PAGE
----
And for the most part, we don’t have a word cure essential tremor and it, over time it can progress to a point where it is more debilitating, but I think it’s okay to come and see a doctor and saying, look, I don’t necessarily want to be on medication. I can tolerate this, but I just want to make sure it’s not something else I need to manage. Do I need to stop a medication or do I need to be worried about some other medical condition? And sometimes that’ll be really important.

Kisha Young:

Some other conditions that I treat, so restless legs is another big one that I treat. So that’s the feeling of having to kind of move your feet at night. So you’re laying down in bed or sitting in a chair usually in the evening and you just get some uncomfortable feeling in your legs. Sometimes it’s not really like pain, but just kind of feel some people described like a creepy crawly feelings. Some people feel like kind of a tangling and it’s really only helped if you get up and walk around or if you move your feet. So a lot of times it can bother people when they’re trying to sleep because they spend minutes, an hour sometimes just trying to get into a position before they can go off to sleep. So I do treat restless legs and restless legs can be related to some medical conditions. And then there are some people who just have restless legs. There are some people who have other family members who have it, and we do have medications to help control that.

Kisha Young:

For things like Huntington’s disease, I think it’s be really important if for someone to come and get seen early on. Plastic finding for Huntington’s disease is sort of a slow dance-like movement people kind of look like the kind of weakly and moving around all the time and it’s could be due to a medication just like I talked about the neuroleptics before, or if they have other family members who had something very similar to that, then I’d be concerned that it could be something like Huntington’s. There are also some conditions that can mimic Huntington. So sometimes it’s important for us to know about those as well. I think if a patient has family members who look similar, that’s where there can be some question. And then if you’re new on a medication or if you’ve been on a certain medication, even for a while, but you’re starting to notice like just some involuntary movement, I think it would also be okay to come and see me.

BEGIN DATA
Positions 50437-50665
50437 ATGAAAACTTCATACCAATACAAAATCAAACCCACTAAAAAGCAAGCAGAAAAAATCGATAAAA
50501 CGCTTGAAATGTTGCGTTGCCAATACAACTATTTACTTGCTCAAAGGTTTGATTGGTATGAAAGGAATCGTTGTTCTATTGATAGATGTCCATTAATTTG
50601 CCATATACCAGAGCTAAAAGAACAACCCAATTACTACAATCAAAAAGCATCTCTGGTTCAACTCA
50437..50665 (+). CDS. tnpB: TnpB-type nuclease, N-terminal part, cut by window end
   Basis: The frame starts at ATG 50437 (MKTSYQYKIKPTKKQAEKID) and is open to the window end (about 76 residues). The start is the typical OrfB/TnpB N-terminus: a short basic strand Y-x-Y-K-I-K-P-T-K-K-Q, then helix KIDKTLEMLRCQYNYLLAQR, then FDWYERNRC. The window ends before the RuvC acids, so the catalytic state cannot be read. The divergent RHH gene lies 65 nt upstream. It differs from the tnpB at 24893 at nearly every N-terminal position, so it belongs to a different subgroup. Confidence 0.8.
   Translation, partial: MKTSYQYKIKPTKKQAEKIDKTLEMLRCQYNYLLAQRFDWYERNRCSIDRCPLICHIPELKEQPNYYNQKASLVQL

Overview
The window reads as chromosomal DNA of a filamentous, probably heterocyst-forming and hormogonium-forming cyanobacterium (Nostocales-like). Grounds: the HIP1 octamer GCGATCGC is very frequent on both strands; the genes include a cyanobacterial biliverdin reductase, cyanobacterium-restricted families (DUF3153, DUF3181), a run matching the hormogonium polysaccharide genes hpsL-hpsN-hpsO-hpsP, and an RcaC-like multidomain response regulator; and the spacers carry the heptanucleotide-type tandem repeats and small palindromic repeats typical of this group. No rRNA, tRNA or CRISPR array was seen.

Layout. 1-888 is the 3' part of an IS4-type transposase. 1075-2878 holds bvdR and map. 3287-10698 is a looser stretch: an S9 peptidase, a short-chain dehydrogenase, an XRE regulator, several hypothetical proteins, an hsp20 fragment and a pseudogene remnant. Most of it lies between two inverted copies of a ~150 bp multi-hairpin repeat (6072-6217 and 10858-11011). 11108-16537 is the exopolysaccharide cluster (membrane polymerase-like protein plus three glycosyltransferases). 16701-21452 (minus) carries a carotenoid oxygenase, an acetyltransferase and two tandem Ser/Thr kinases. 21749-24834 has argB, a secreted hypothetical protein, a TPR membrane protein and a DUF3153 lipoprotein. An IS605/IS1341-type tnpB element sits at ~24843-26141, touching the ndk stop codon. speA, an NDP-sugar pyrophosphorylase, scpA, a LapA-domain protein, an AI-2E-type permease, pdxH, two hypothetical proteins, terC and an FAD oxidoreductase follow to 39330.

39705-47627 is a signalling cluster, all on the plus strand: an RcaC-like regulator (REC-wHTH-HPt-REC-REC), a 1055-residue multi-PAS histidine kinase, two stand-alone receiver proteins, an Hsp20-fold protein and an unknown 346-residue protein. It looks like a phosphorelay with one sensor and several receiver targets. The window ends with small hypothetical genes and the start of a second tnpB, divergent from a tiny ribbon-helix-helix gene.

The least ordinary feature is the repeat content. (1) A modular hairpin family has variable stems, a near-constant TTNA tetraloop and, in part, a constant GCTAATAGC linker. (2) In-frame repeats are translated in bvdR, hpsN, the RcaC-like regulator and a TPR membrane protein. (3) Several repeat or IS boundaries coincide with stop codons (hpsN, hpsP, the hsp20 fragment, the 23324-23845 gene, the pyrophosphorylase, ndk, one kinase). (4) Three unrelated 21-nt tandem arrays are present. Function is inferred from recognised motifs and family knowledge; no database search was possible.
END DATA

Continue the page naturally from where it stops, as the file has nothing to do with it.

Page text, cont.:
Kisha Young:

Sometimes I get questions about like, what about things like multiple sclerosis or spinal muscular atrophy or something like that, or those movement disorders. Those aren’t technically movement disorders. I mean, every neurologic condition I think in my mind, I was thinking about it. They do usually involve some form of movement either you’re moving less or you’re moving more, but it’s not classically a movement disorder. However, I do see a lot of overlap. I mean, sometimes I get patients and they’re having more trouble walking. And so someone says, “Hey, is this a movement disorder?” And then I say, “Oh, maybe it’s not.” I do the exam. I might do get some tests. And it turns out it might be multiple sclerosis or it might be neuropathy or it might be some other conditions. So I think it’s really important sometimes to see a neurologist because they can help distinguish between what one would be one cause versus what is another cause.

Kisha Young:

And then I’m trying to think if there’s any other conditions that are more popular ones. I mean, there’s some, we call them ataxia. So those usually affect people walking. There are some inherited ataxia, there are some acquired ataxia either from things like neuropathy or some other conditions. So usually it’s anything that causes an involuntary movement or there’s a lot of balance problems with people walking.

Kate Kolb:

Well, all really good information to know for sure. Now if they did feel like they were at a place where, okay, this is something that has affected me and I’m starting to notice it in a pattern in my life. Is coming to see you something that somebody would do just pick up the phone and call, or does that need to be referred from a primary care doctor?

Kisha Young:

So I do get most of my new patients through referrals. So they’ll see their primary care doctor, or sometimes they even have patients will see like an orthopedist doctor or I’ve had some cardiologists send patients over to me, just kind of depends on exactly who they’re seeing or why they’re seeing them. So that’s totally fine. And a lot of times also insurance companies may also prefer that referral come from a doctor that they’ve already seen, usually a primary care, but we do have patients self-refer. So sometimes I have patients who already have the diagnosis and maybe they were going out of town. Prior to me coming here, there wasn’t a specific just movement disorder specialist here in Lynchburg. So sometimes patients will find out about me and decide they want to switch care or they’ll have a question about something or they’ve just moved here and they want to find out if there’s a medical condition that they have, that I might be able to treat. So those are options.

Kisha Young:

The other thing is, and we do have, I didn’t talk about one other thing that I do treat, but those are spasticity conditions. So in patients who have had a stroke or a spinal cord injury, or even patients who have MS, they may have spasticity. So that’s kind of like a stiffness that usually occurs after an injury, either to the brain or the spinal cord. And they typically will have arm or leg tightness. And I will use botulinum toxin to help relax that muscle. A lot of times, sometimes patients come in expecting that that treatment is actually going to give them strength back, and it actually does not. Actually in a sense, weakens the muscle. But if you’re really tight in a muscle, it can be painful and it can be hard to do certain tasks.

Kisha Young: